This story is update from its original posting on June 28.

Some investors watching the

Nasdaq Composite Index flit around 4000 on their computer screens last week were doing just that. Watching.

Web-based trading may seem fully developed, but in a flashback to their pioneer days,

Charles Schwab

(SCH)

customers were unable to trade stock online last Tuesday and Wednesday when the U.S. stock markets opened at 9:30 a.m. EDT.

Meanwhile, on Wednesday of this week, investors who tried to trade through

Web Street Securities'

(WEBS)

new, relaunched Web site struggled throughout the day with intermittent problems that blocked trading access.

On the same day as the relaunch, Web Street also began handling its own back-office operations in-house rather than sending them out to

U.S. Clearing

. Some isolated problems occurred during this morning's trading, a spokeswoman said, but the site was functioning normally in the afternoon. Web Street was still trying to isolate the problem.

Since customers can use the telephone to trade, the outages may not seem very significant. But they're coming on the heels of hundreds of millions of dollars spent on technology in the past year by Schwab, the nation's largest online broker, and its competitors. The difficulties highlight the fact that the technical quandary of serving millions of investors has far from disappeared.

The issue has been detailed in regulatory reports -- like the one issued by the

General Accounting Office

earlier this month -- but a solution still eludes the brokerages.

That needs to end, according to

Chase H&Q

analyst Greg Smith. "The online brokers need to get to that 99.9% level of reliability," Smith says.

While the technical problems don't threaten account growth, they are surprising, he says, particularly given that trading volumes have been so light. Nasdaq volume, which was hitting the 2 billion-share mark earlier this year, has dropped off in recent months. June has brought some recovery, but Tuesday's volume of 1.7 billion shares and Wednesday's volume of 1.5 billion shares are still far from peak volumes. (Retail investors' penchant for Nasdaq stocks makes that market the barometer for online trading volumes, which are expected to be down 30% in the second quarter from the first three months of the year).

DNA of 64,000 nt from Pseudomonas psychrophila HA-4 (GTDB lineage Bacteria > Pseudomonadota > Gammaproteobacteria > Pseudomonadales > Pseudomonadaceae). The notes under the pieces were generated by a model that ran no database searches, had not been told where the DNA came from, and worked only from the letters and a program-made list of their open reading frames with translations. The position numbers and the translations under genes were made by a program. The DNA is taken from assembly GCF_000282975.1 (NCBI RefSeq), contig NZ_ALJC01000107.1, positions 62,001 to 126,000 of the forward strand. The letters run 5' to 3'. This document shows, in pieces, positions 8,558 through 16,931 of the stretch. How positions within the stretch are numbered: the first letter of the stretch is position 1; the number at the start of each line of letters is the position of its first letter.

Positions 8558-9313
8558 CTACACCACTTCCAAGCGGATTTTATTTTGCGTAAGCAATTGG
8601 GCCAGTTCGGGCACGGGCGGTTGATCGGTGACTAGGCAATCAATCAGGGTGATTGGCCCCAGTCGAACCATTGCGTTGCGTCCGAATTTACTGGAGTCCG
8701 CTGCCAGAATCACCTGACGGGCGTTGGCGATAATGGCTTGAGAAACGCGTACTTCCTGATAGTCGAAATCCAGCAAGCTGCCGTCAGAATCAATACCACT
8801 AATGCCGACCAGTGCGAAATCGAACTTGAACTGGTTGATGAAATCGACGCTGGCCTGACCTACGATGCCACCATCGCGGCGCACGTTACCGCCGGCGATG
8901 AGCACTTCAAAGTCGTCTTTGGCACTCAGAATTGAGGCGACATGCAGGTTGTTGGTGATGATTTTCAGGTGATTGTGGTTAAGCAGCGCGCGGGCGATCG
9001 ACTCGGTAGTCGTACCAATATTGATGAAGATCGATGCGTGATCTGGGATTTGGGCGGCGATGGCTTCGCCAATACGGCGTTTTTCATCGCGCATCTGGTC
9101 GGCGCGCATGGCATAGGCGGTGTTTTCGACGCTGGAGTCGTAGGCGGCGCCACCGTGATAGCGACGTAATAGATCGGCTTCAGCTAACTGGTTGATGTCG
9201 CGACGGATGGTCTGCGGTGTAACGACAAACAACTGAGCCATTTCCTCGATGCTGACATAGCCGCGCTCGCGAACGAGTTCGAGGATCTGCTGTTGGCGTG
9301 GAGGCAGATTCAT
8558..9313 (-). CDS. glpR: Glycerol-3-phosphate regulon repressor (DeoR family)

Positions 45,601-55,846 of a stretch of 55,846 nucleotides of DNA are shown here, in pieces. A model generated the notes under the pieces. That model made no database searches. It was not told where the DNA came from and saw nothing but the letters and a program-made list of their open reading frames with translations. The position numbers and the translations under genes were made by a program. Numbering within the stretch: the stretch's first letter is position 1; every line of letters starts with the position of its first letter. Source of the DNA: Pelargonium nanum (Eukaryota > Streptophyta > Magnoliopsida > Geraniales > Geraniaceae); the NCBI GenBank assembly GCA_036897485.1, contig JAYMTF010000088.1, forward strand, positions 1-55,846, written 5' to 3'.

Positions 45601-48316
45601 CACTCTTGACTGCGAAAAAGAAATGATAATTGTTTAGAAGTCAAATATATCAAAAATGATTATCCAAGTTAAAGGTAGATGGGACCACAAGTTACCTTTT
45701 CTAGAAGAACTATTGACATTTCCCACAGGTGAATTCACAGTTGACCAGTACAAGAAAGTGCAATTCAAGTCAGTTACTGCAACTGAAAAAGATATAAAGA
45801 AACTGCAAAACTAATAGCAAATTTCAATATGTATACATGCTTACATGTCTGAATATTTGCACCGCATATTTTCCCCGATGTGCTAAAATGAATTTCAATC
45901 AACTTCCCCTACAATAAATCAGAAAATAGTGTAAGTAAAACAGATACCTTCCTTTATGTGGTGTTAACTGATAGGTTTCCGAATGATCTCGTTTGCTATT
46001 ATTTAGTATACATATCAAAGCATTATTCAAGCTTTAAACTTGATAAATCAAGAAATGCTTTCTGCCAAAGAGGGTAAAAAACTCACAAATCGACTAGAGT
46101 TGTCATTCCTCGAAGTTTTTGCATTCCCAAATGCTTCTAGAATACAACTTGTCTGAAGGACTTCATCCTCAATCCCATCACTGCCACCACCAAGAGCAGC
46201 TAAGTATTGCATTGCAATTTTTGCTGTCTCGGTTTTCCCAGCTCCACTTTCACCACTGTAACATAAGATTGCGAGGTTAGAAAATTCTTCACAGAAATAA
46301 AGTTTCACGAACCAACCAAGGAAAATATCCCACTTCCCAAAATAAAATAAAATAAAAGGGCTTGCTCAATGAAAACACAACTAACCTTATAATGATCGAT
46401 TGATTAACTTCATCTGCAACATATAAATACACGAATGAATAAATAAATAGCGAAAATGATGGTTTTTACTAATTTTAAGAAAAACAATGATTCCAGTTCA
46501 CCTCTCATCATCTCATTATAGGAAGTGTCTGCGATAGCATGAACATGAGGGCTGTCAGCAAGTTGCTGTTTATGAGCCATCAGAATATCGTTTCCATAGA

Schwab's outages, which lasted for an hour Tuesday and 10 minutes on Wednesday, according to Schwab spokesman Dan Hubbard, were software-related, not volume-related. On Wednesday, there were also two or three hours during which order confirmations were delayed, he said.

He pointed out that, as always, Schwab customers could use automated telephone trading or the branches to place orders. But those resources have also been squeezed by growth. Schwab earlier this year sent a letter to customers apologizing for falling short of customer expectations when it came to customer service, particularly long telephone waiting times.

It's not just Schwab or Web Street having technology-related problems. According to the GAO's report, originally dated May 9, officials from the 12 online broker-dealers it interviewed had experienced either delays or outages. In the past two years, other names grabbing the outage headlines have been

E*Trade

(EGRP)

and

Ameritrade

(AMTD) - Get Report

.

Part of the problem that remains is to figure out when the brokers are falling short of expectations. Last week's outage went undetected by the financial press even though customer complaints made it onto some Internet message boards.

The only existing monitoring system right now is from

Keynote Systems

, but it doesn't necessarily reflect outages. For instance, last week Keynote found that Schwab's typical response time for creating a standard stock-order transaction was 8.04 seconds and its success rate 99%. The previous week its transaction time was 8.29 seconds and the success rate was 99.3%.

That could be changing. The GAO recommended in its report that the

Securities and Exchange Commission

require broker-dealers to keep constant records on system delays and outages and then monitor those records. The only way the GAO had of tracking these delays was through the major outages reported in the press.

For now, though, it's up to the brokerage to tell its customers what's going on. And based on one customer's opinion, so far it hasn't been enough.

"It cost me thousands this week alone," says a

TSC

reader in an email. "Who knows how many other people were similarly affected?"